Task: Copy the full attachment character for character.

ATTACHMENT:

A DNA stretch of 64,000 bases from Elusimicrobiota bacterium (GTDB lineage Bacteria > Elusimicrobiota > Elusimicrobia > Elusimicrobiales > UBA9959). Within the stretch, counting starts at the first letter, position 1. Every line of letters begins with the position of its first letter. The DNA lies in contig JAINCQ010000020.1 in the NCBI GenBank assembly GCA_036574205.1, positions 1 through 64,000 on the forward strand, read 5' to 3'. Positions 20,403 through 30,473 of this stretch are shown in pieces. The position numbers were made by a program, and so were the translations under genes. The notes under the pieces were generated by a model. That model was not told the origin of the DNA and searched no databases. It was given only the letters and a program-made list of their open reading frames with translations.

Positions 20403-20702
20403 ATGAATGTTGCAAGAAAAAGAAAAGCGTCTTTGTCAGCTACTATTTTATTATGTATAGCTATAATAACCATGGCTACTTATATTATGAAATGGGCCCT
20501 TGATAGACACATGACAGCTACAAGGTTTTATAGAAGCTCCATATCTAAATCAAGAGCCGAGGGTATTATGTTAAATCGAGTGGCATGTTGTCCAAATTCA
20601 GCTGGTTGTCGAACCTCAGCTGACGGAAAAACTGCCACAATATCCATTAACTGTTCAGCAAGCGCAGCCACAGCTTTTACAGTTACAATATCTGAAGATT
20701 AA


A DNA stretch of 64,000 bases from Elusimicrobiota bacterium (GTDB lineage Bacteria > Elusimicrobiota > Elusimicrobia > Elusimicrobiales > UBA9959). Within the stretch, counting starts at the first letter, position 1. Every line of letters begins with the position of its first letter. The DNA lies in contig JAINCQ010000020.1 in the NCBI GenBank assembly GCA_036574205.1, positions 1 through 64,000 on the forward strand, read 5' to 3'. Positions 20,403 through 30,473 of this stretch are shown in pieces. The position numbers were made by a program, and so were the translations under genes. The notes under the pieces were generated by a model. That model was not told the origin of the DNA and searched no databases. It was given only the letters and a program-made list of their open reading frames with translations.

Positions 20403-20702
20403 ATGAATGTTGCAAGAAAAAGAAAAGCGTCTTTGTCAGCTACTATTTTATTATGTATAGCTATAATAACCATGGCTACTTATATTATGAAATGGGCCCT
20501 TGATAGACACATGACAGCTACAAGGTTTTATAGAAGCTCCATATCTAAATCAAGAGCCGAGGGTATTATGTTAAATCGAGTGGCATGTTGTCCAAATTCA
20601 GCTGGTTGTCGAACCTCAGCTGACGGAAAAACTGCCACAATATCCATTAACTGTTCAGCAAGCGCAGCCACAGCTTTTACAGTTACAATATCTGAAGATT
20701 AA